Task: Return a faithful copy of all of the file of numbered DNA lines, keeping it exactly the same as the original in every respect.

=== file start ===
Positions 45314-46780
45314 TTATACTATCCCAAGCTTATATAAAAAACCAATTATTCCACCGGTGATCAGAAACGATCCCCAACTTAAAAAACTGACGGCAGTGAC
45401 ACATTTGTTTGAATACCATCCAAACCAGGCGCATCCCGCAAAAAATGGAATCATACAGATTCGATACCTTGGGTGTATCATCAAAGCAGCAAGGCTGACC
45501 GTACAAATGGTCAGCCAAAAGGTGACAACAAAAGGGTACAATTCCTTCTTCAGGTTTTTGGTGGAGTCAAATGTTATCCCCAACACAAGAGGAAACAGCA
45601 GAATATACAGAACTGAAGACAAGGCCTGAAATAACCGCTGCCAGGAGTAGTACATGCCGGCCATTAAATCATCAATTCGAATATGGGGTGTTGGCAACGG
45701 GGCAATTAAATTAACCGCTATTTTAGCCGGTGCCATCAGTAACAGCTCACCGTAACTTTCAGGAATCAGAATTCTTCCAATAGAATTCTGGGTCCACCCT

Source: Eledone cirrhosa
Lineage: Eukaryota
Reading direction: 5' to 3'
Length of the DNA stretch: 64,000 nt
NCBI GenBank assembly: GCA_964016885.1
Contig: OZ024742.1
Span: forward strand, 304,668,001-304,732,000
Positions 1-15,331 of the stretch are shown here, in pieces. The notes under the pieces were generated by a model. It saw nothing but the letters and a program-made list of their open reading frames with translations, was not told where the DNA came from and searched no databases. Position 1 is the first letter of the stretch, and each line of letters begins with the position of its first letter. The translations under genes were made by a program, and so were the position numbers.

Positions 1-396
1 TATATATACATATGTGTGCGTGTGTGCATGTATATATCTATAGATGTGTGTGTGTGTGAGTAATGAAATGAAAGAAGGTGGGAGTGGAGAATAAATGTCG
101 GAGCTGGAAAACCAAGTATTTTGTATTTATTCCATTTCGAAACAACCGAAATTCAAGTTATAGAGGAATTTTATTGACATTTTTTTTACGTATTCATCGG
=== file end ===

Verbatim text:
Positions 45314-46780
45314 TTATACTATCCCAAGCTTATATAAAAAACCAATTATTCCACCGGTGATCAGAAACGATCCCCAACTTAAAAAACTGACGGCAGTGAC
45401 ACATTTGTTTGAATACCATCCAAACCAGGCGCATCCCGCAAAAAATGGAATCATACAGATTCGATACCTTGGGTGTATCATCAAAGCAGCAAGGCTGACC
45501 GTACAAATGGTCAGCCAAAAGGTGACAACAAAAGGGTACAATTCCTTCTTCAGGTTTTTGGTGGAGTCAAATGTTATCCCCAACACAAGAGGAAACAGCA
45601 GAATATACAGAACTGAAGACAAGGCCTGAAATAACCGCTGCCAGGAGTAGTACATGCCGGCCATTAAATCATCAATTCGAATATGGGGTGTTGGCAACGG
45701 GGCAATTAAATTAACCGCTATTTTAGCCGGTGCCATCAGTAACAGCTCACCGTAACTTTCAGGAATCAGAATTCTTCCAATAGAATTCTGGGTCCACCCT

Source: Eledone cirrhosa
Lineage: Eukaryota
Reading direction: 5' to 3'
Length of the DNA stretch: 64,000 nt
NCBI GenBank assembly: GCA_964016885.1
Contig: OZ024742.1
Span: forward strand, 304,668,001-304,732,000
Positions 1-15,331 of the stretch are shown here, in pieces. The notes under the pieces were generated by a model. It saw nothing but the letters and a program-made list of their open reading frames with translations, was not told where the DNA came from and searched no databases. Position 1 is the first letter of the stretch, and each line of letters begins with the position of its first letter. The translations under genes were made by a program, and so were the position numbers.

Positions 1-396
1 TATATATACATATGTGTGCGTGTGTGCATGTATATATCTATAGATGTGTGTGTGTGTGAGTAATGAAATGAAAGAAGGTGGGAGTGGAGAATAAATGTCG
101 GAGCTGGAAAACCAAGTATTTTGTATTTATTCCATTTCGAAACAACCGAAATTCAAGTTATAGAGGAATTTTATTGACATTTTTTTTACGTATTCATCGG